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Review: ‘American Horror Story: Hotel’ Makes a Mockery of David Fincher For Its Own Gain

Review: 'American Horror Story: Hotel' Makes a Mockery of David Fincher For Its Own Gain

One of the most harrowing moments from David Fincher’s 1995 horror-thriller “Se7en” occurs late in the film’s second act, as Detective Somerset (Morgan Freeman) questions a man for the grisly murder of a prostitute. John Doe (Kevin Spacey), in his quest to punish people who fall prey to the seven deadly sins, forced the man to simulate sex with a prostitute while wearing a custom-made S&M dildo designed to do graphic harm for anyone in “lust.” The effect the experience has on the man is catastrophic, as he cries and wails his way through an explanation of what happened, as we, the audience, try to put the pieces together ourselves. Despite visiting the scene of the crime shortly after it took place, not until a telling photograph of the device is flipped over do we truly understand the horrors of the act, and the simple, bloodless image is permanently wedged into the subconscious of us all.

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Part of what makes the scene so painfully memorable is that it wasn’t the criminal who performed the murder. He, instead, made a largely innocent man do it, giving him an ultimatum that could be refused only by committing another sin (suicide). Fincher matches that vicarious choice with his camera, taking an unimaginable act and choosing not to show it. Rather, we wallow in the destruction and pain it caused. The combination of our imagination with just enough fuel for it proved more than enough to create an iconic scene in horror history.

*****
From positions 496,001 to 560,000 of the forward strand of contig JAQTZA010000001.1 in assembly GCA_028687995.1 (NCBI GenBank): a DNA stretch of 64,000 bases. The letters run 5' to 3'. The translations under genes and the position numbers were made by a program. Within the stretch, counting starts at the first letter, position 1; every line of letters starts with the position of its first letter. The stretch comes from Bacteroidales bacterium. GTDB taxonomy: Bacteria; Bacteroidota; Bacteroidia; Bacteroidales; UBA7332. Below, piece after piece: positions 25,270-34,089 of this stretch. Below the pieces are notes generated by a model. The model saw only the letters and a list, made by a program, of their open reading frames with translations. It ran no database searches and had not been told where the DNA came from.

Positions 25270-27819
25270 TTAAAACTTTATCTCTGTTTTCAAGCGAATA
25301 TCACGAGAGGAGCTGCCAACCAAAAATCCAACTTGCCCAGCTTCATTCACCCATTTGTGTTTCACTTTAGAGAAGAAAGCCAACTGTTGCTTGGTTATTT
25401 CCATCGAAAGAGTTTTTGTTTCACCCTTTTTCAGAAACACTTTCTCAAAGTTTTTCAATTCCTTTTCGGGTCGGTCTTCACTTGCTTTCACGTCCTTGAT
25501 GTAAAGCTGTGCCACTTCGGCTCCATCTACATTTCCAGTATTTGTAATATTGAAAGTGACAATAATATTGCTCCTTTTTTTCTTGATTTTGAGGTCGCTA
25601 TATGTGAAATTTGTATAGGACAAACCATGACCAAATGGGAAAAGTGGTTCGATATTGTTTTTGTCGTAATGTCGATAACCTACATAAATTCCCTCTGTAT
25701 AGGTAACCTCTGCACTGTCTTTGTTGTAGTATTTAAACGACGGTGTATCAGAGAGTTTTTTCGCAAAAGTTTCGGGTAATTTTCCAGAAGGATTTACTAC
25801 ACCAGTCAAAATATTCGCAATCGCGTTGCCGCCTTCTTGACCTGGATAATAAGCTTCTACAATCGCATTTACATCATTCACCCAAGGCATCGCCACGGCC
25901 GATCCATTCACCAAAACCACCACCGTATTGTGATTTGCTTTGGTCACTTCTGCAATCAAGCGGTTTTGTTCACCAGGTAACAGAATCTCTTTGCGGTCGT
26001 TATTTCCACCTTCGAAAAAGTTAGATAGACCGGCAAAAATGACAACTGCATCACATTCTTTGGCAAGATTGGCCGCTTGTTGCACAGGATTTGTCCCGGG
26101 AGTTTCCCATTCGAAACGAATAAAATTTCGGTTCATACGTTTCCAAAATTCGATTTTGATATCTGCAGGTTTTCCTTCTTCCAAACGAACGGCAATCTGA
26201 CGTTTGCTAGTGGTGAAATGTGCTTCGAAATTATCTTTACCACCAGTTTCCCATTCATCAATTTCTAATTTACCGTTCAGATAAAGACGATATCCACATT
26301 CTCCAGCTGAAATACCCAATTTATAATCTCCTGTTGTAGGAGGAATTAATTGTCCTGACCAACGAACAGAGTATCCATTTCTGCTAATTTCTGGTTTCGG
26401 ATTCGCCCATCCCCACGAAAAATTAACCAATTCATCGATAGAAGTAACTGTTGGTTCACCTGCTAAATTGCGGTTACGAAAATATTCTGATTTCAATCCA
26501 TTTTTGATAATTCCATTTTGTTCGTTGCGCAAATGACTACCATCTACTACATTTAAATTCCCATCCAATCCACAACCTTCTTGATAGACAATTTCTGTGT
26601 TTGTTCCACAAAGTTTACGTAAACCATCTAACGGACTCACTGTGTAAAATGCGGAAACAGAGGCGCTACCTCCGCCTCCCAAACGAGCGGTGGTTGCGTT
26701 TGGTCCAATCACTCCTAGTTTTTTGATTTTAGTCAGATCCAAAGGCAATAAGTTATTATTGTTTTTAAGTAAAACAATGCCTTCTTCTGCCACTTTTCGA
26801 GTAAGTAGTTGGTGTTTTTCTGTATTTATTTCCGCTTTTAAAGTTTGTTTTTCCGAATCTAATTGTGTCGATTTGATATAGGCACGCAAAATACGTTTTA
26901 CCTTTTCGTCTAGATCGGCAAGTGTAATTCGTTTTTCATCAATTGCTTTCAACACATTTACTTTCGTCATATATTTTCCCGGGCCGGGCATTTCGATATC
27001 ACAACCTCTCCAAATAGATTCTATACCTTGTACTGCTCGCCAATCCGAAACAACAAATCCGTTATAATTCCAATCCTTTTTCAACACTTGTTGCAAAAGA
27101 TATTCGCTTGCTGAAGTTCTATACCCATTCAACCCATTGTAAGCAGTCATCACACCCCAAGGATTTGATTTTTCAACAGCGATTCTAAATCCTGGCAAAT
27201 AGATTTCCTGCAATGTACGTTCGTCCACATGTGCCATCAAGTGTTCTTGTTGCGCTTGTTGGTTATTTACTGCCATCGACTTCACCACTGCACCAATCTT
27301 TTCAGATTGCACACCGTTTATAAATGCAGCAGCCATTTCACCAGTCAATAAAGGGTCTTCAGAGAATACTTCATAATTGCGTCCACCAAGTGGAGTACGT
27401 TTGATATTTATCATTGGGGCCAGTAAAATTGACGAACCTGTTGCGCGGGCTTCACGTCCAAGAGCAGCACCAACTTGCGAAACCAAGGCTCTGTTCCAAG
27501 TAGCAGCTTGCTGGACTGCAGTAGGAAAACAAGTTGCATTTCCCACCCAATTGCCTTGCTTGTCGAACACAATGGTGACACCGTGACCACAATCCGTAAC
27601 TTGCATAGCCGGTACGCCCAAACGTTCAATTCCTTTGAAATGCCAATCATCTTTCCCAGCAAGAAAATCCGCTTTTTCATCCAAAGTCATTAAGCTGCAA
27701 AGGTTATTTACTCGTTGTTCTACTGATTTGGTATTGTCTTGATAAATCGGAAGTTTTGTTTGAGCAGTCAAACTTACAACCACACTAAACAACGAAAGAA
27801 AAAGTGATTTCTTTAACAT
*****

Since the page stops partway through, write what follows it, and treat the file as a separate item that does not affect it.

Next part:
American Horror Story: Hotel” wastes no time in recreating the scene, nor does it seem to hide any qualms about its blunt reference. Early in the first episode, a man is raped on screen by a “being” wearing a device nearly identical to the one pictured in “Se7en.” Cutting to and from the scene repeatedly, the viewer is forced to watch something utterly disconnected to their own identity, as no one in the scene could be considered innocent. 

This is not the only reference to Fincher’s breakthrough film in the “Hotel” premiere. One-half of a couple is killed and the other severely punished for cheating on their spouses. The opening credits flash the 10 commandments in red, neon lights as creepy monsters climb out of mattresses. Even the dark, expansive and shadow-filled corridors of locations outside the hotel may remind some of the police station, library and other venues of “Se7en.” Yet with all this adding up to an obvious ode, of sorts, to the preceding film, the clumsily-executed rape scene still proves the most telling as to why Ryan Murphy and Brad Falchuk’s series has been on a rocky decline since its first season.